Types of Loans
Financial institutions and banks offer different types of loans, which can be enter into two major categories: term loans and revolving credit, where both could be secured or unsecured.
A term loan includes regular fix payments applied periodically on the amount borrowed until the debt is cleared off. Even though the payment stays the same throughout the whole reimbursement, the portion of capital and interest changes every time. It involves normally four elements: the amount of the loan, the number of payments and its periodicity (per month, per two weeks, per week, etc.), the amount of the fix payments and the interest rate. In some cases there is an additional fifth element which is called balloon payment.
The balloon payment is an amount left on the balance after the last periodic payment is made. It is similar to the residual value when dealing with equipment or vehicle leasing, except that when leasing, the periodic payment is made at the beginning of the month. This last balance helps to reduce the periodic payment due to partial amortization, but will need to be paid off at the end of the term.
A revolving credit is an amount we can borrow under a certain limit without any notice. There is a minimum payment required to be made every month, depending on the balance, but there is always the possibility to borrow again after a payment is made, as long as it stays under the credit limit. Credit cards and line of credit work that way.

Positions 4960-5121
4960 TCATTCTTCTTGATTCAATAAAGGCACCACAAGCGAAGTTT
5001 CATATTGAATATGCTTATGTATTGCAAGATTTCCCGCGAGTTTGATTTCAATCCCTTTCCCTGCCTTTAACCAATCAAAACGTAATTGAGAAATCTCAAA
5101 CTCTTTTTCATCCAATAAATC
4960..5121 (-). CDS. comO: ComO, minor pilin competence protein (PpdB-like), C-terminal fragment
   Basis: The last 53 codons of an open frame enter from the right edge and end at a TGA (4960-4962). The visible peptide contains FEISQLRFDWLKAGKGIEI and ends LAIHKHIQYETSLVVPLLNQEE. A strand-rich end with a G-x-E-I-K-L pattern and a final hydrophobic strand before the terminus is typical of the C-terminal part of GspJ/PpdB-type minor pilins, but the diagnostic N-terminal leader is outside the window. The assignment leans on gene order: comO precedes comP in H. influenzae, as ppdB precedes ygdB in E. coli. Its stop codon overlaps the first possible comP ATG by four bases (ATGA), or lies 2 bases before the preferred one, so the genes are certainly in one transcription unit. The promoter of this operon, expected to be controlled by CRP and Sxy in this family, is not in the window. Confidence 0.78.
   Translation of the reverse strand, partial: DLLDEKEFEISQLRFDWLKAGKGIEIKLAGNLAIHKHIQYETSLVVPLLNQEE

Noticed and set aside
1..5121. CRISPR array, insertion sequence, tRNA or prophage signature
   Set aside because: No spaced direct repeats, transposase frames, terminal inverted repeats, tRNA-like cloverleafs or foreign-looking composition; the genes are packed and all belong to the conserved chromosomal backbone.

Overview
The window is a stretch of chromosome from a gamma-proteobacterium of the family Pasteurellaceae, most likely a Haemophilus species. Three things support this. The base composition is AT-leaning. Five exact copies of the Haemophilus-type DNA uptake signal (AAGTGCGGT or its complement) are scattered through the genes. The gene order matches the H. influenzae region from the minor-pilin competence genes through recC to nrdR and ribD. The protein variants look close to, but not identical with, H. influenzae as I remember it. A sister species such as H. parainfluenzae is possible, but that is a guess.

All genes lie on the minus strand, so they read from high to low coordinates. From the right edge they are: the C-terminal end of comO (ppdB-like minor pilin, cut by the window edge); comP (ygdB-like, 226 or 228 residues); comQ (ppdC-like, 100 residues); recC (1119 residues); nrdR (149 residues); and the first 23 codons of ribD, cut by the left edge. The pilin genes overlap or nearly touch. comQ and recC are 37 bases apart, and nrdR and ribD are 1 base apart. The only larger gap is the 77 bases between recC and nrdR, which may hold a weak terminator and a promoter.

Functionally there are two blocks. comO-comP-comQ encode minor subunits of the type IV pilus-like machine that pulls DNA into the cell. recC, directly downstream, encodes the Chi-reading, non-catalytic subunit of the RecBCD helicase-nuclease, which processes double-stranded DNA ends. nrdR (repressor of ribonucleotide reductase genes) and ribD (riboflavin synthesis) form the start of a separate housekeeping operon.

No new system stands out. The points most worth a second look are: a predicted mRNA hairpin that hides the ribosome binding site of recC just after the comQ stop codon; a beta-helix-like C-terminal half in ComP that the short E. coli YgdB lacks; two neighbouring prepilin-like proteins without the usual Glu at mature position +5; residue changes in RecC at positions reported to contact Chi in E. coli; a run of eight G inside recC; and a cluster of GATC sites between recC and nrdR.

No matter what type of loan, the financial institution could ask to secure itself by taking the borrower's asset as guarantee. It is actually a way to get reduced interest rates. The most common example of asset-backed loan is the mortgage, where banks secured itself on the building, house or condo. If for any reason a client stops paying his mortgage, then the bank could repossess the real estate property. Same goes for vehicle financing and leasing.
As for business, if the guarantee is not on the fixed assets, asset base lending can be done by taking the company's accounts receivables and inventory as security. So if the company goes in default, the lender can take the inventory and future incomes as repayment.
In the case of an unsecured loan, the financial institution based its decision on the client's capacity and goodwill only. Consequently, the interest rate will increase.